As this is common practice for the said assemblies, the laser diode 11 includes an elliptical divergence distributor, arranged to allow minimum divergence in the optical plane of FIG. 1 and the collimator lens 10, making this an elliptical parallel beam. The axis of the cylinder lens 9 is also provided vertical to the plane of the drawing, allowing it to reflect a very low and wide image of the light source 11 on the aperture slot. The aperture slot 8 is therefore lit with high efficiency. The lens 13 is providing a reduced image of the aperture slot 8 on the film F, with the digital and/or analogue sound track being exposed by an accurate, well-defined, narrow strip. With digital sound, the width is not determined by the required frequency, but by the pixel size to be exposed, being usually of a magnitude of 12×12 μm 2. The photo detector D, which may include filters, a lens and similar and CCD Arrays or rows of diodes, is therefore able to receive a high-quality sound signal.
In this arrangement, a certain variation of light intensity remains over the length of the slot 8, due to emphasising the centre of the elliptical divergence distribution. Intensity in the slot 8 may be further homogenised by a preceding aperture 15, eliminating light components removed from the axis, close to the drawing plane of FIG. 1 in a spatially different way, as shown below, further improving the signal-to-noise ratio of the playback.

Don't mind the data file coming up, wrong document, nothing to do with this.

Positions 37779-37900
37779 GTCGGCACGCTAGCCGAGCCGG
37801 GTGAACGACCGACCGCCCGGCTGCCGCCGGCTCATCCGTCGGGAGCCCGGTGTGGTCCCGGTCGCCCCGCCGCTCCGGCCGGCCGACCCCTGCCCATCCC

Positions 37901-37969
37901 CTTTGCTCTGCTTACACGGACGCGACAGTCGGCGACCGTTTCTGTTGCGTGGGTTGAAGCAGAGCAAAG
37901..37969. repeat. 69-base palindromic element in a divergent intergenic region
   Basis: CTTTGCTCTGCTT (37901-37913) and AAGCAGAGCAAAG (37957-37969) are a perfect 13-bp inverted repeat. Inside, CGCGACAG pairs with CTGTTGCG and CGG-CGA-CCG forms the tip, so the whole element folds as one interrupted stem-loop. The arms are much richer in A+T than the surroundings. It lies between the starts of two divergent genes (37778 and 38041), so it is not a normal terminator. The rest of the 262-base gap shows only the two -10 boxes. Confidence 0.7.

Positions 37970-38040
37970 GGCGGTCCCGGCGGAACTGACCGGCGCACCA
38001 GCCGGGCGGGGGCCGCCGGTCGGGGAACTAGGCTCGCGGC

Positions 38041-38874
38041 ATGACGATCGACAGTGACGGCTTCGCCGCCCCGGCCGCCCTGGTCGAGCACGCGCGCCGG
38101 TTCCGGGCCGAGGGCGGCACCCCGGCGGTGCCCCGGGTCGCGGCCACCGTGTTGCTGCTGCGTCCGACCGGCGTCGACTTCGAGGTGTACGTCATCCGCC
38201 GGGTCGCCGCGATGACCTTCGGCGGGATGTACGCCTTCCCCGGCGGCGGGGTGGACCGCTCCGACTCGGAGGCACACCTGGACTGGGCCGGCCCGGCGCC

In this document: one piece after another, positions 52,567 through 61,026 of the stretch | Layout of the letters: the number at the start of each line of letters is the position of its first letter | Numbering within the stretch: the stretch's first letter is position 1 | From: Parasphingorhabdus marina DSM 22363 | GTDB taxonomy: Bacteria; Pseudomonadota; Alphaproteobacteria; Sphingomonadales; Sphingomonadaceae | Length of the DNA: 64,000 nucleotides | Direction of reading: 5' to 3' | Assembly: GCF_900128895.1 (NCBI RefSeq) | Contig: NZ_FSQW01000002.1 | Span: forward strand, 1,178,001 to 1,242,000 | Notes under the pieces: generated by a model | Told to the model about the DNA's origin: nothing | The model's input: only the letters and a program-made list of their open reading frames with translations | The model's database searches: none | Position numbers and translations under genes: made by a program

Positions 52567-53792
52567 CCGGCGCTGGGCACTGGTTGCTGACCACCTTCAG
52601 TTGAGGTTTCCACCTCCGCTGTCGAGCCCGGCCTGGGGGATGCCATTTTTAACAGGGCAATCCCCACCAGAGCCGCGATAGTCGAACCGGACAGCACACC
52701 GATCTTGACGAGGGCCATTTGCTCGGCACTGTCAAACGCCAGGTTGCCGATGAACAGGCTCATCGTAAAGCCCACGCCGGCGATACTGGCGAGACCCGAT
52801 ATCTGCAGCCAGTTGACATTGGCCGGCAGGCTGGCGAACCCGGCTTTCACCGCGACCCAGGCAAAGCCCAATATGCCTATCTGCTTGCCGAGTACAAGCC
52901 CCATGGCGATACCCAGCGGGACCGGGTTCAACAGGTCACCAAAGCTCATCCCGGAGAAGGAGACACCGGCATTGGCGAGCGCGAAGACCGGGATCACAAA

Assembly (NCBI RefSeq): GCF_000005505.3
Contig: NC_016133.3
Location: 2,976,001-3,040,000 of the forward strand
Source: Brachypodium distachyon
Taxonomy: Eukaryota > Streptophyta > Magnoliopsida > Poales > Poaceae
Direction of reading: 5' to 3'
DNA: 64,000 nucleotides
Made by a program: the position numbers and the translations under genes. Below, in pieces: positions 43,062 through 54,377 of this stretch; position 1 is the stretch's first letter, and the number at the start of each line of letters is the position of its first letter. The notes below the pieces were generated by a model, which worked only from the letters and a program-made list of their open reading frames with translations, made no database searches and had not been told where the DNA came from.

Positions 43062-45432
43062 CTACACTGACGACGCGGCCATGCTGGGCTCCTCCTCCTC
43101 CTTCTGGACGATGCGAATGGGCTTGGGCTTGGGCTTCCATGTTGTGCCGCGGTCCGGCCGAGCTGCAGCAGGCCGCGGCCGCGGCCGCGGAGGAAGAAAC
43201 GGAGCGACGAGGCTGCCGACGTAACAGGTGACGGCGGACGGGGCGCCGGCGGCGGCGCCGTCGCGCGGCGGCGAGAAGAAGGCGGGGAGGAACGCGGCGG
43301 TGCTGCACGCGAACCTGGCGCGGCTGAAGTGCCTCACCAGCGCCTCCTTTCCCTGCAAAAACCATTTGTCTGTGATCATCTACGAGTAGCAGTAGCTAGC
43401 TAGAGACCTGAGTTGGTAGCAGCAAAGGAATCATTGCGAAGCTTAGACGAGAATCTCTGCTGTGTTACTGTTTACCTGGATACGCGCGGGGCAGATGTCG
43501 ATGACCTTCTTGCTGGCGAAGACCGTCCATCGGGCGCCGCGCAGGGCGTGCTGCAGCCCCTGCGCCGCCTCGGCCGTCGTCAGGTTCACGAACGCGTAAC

The preferred location of the additional aperture 15 is in the parallel elliptical light ray prior to the cylinder lens 9 in order to keep the replaceable assembly 1, mounted in the tubular assembly 12, simple and at low cost.
FIG. 2 shows an identical arrangement in a vertical sectional plane in comparison with FIG. 1, therefore emphasising its elliptical symmetry. The divergence of the light beam emitted by the laser diode 11 is at its maximum in this plane, corresponding to the width of a parallel beam formed by the collimator lens 10, unchanged by the cylindrical lens 9, the axis of which is located in the plane of the drawing, thus allowing the aperture slot 8 to be illuminated over its full length.
Simultaneously, FIG. 2 shows an example of an arrangement for visual inspection of laser diode functions:
The cylindrical lens 9 passes sideways through the socket--part 12--with the inspection window 90 forming its side face, illuminated by scattered light from the lens 9 and easy to inspect by the naked eye B of an operator.